This begs us to revisit the importance of disguising the outside of your gun case to look like anything but a gun case. Which do you think is more likely to get broken into or stolen? A motivated coyote brown pelican case with Magpul, Marine Corps, and other paraphernalia hanging off your Mollie pack that identifies you as a proud gun owner or the subdued black case with a marriage equality sticker and “Got Huevos” sticker from my local Colombian breakfast joint on it?
Like I’ve said before, perception is the reality, and you are in control of that perception. There are plenty of other opportunities to advertise yourself as the alpha male with your tattoos, bumper stickers, and Facebook posts; just don’t complicate your travels by letting that ego spill over to traveling with your firearms.
- Shark Mouth Nose Art Design
- Capable of Transporting 2 Rifles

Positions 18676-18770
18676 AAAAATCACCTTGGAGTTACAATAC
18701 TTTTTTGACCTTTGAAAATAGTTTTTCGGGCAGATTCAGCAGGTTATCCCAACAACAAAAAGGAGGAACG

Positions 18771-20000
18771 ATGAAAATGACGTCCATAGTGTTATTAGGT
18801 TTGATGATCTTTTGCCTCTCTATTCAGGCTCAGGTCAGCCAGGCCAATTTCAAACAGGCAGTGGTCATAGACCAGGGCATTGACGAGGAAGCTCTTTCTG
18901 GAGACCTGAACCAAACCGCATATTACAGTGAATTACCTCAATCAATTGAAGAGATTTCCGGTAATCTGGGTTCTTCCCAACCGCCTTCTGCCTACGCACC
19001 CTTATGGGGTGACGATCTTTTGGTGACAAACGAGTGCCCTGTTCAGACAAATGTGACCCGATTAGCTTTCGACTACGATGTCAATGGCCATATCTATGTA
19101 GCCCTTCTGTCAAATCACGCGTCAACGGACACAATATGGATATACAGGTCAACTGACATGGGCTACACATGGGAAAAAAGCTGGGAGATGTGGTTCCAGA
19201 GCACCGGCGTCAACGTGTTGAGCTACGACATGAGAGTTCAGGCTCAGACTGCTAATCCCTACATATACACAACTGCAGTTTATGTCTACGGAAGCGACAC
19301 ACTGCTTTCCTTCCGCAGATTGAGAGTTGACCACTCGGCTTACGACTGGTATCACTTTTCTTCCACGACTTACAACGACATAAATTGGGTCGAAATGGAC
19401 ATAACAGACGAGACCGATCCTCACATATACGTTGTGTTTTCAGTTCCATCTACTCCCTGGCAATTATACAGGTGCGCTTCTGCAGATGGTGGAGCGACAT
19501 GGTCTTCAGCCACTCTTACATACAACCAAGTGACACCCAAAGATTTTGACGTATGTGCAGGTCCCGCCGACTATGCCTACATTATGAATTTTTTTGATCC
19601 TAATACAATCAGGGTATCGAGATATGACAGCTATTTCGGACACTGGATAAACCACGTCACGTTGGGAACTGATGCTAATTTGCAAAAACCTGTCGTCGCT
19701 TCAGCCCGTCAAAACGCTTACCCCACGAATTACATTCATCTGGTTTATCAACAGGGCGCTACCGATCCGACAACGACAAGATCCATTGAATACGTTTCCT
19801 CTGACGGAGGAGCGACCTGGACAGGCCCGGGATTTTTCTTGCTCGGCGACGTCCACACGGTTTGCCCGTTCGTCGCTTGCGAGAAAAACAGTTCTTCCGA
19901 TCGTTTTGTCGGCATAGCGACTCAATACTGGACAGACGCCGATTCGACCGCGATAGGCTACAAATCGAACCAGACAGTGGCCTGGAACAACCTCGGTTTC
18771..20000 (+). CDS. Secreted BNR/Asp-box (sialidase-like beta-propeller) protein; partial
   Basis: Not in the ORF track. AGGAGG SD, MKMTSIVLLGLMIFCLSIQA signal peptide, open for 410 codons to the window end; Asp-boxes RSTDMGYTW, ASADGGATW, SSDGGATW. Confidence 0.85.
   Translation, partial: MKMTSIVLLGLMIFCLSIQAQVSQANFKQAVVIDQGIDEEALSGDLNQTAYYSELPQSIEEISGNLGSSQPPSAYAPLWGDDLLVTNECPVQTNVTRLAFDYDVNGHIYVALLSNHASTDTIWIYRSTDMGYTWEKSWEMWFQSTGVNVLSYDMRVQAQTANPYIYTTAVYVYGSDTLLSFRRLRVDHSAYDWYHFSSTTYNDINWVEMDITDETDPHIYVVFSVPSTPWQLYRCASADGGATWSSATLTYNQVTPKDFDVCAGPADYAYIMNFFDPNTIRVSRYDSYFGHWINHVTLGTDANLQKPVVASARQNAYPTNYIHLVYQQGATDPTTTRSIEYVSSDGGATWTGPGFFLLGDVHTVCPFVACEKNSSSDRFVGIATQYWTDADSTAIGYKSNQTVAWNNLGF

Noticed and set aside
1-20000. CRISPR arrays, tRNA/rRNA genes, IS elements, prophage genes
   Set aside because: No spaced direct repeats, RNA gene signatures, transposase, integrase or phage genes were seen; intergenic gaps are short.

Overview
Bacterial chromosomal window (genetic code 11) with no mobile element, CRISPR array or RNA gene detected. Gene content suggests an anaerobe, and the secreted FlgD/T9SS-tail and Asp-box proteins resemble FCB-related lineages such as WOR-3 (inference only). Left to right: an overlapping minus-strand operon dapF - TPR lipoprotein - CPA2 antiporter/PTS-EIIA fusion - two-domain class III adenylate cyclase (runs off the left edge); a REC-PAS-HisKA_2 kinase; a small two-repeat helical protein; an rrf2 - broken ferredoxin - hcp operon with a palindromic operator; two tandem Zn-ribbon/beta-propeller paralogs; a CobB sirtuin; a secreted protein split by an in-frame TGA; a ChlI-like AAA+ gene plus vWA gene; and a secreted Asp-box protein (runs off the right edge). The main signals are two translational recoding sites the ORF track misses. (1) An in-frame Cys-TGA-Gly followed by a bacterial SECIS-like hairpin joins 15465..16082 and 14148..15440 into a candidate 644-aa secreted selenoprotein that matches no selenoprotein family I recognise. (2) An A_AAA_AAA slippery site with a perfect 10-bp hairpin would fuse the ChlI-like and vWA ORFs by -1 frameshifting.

- Hook-&-Loop Carry Handle
During extended layovers, you may have the opportunity to claim your checked baggage and re-check it the next morning. If you have a firearm case, this is where you are going to have to make a choice. You can let the TSA and airport employees do their job and securely store the baggage with everyone else’s gear and not complicate things by taking possession of your firearms in this scenario.
Otherwise, you are within your rights to claim that firearms case but will have to go through this process all over again the next morning. If you’re going through this scenario in an airport like Chicago or New York, you’re more likely to get arrested for illegal possession due to local firearms possession and transportation laws.
Anywhere else it very well may not happen, but due to this precedent being set, it is inadvisable to take possession of your firearms during a delayed or extended layover. States like Illinois have very specific laws about transportation of firearms and you are subject to local laws even if you are ‘just passing through’.